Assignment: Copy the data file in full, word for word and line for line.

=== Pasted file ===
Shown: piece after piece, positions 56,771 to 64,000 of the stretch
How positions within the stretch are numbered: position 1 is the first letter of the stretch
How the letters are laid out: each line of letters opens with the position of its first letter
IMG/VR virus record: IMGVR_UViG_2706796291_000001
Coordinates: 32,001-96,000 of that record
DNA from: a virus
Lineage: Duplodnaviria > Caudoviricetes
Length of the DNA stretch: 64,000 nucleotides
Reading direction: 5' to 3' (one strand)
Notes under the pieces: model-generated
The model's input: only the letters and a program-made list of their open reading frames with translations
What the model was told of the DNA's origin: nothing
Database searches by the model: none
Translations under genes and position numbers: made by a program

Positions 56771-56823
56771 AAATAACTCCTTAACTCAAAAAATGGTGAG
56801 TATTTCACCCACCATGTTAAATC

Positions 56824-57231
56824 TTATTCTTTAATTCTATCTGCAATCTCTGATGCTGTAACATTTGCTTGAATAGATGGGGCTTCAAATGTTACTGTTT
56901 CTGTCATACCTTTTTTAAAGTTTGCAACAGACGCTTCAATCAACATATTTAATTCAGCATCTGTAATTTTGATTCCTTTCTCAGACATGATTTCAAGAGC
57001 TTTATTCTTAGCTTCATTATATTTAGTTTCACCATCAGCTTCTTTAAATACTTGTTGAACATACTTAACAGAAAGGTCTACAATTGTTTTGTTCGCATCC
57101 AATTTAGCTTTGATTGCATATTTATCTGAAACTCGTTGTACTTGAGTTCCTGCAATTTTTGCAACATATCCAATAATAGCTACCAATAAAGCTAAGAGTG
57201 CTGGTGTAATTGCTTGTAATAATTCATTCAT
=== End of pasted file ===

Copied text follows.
Shown: piece after piece, positions 56,771 to 64,000 of the stretch
How positions within the stretch are numbered: position 1 is the first letter of the stretch
How the letters are laid out: each line of letters opens with the position of its first letter
IMG/VR virus record: IMGVR_UViG_2706796291_000001
Coordinates: 32,001-96,000 of that record
DNA from: a virus
Lineage: Duplodnaviria > Caudoviricetes
Length of the DNA stretch: 64,000 nucleotides
Reading direction: 5' to 3' (one strand)
Notes under the pieces: model-generated
The model's input: only the letters and a program-made list of their open reading frames with translations
What the model was told of the DNA's origin: nothing
Database searches by the model: none
Translations under genes and position numbers: made by a program

Positions 56771-56823
56771 AAATAACTCCTTAACTCAAAAAATGGTGAG
56801 TATTTCACCCACCATGTTAAATC

Positions 56824-57231
56824 TTATTCTTTAATTCTATCTGCAATCTCTGATGCTGTAACATTTGCTTGAATAGATGGGGCTTCAAATGTTACTGTTT
56901 CTGTCATACCTTTTTTAAAGTTTGCAACAGACGCTTCAATCAACATATTTAATTCAGCATCTGTAATTTTGATTCCTTTCTCAGACATGATTTCAAGAGC
57001 TTTATTCTTAGCTTCATTATATTTAGTTTCACCATCAGCTTCTTTAAATACTTGTTGAACATACTTAACAGAAAGGTCTACAATTGTTTTGTTCGCATCC
57101 AATTTAGCTTTGATTGCATATTTATCTGAAACTCGTTGTACTTGAGTTCCTGCAATTTTTGCAACATATCCAATAATAGCTACCAATAAAGCTAAGAGTG
57201 CTGGTGTAATTGCTTGTAATAATTCATTCAT